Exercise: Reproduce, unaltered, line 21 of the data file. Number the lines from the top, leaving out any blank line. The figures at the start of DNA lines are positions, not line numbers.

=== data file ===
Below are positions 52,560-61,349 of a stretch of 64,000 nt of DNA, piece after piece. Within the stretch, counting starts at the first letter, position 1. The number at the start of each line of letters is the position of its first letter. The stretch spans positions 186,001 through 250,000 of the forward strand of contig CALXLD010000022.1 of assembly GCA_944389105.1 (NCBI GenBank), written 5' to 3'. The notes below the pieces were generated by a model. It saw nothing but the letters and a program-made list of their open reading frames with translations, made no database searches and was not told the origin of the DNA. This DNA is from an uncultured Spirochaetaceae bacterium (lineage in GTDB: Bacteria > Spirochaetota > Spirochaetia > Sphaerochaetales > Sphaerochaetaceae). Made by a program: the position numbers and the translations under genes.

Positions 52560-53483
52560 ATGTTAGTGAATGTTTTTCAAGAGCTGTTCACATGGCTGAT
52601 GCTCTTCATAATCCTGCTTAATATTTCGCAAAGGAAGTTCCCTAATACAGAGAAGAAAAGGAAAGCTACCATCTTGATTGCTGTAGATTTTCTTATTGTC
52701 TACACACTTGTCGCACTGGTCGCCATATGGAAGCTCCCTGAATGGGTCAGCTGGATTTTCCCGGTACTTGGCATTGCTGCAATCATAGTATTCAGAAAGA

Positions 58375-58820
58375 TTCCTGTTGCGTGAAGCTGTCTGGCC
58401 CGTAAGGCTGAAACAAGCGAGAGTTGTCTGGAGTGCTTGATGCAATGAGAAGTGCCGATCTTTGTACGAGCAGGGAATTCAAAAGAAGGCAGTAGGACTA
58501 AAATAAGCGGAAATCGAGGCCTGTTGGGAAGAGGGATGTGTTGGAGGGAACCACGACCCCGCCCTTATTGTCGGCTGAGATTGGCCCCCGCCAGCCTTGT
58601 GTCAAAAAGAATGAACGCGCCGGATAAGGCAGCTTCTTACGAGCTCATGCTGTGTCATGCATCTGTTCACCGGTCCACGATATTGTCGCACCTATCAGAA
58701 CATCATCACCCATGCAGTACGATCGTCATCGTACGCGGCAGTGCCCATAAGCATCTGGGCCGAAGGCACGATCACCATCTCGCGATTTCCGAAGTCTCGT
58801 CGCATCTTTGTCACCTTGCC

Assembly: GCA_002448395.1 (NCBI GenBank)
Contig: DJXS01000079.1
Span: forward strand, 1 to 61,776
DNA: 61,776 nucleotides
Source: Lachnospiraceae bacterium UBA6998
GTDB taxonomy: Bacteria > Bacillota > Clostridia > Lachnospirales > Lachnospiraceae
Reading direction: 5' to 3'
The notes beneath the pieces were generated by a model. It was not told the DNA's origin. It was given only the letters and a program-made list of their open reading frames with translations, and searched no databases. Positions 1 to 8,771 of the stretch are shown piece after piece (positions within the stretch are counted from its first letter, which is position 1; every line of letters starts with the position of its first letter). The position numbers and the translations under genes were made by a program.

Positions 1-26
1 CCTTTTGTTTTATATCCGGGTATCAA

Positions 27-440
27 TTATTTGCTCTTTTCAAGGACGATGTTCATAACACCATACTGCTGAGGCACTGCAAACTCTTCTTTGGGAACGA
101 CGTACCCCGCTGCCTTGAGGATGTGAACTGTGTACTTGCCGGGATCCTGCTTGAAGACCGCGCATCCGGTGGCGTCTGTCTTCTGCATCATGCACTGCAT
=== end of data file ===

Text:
Positions 1-26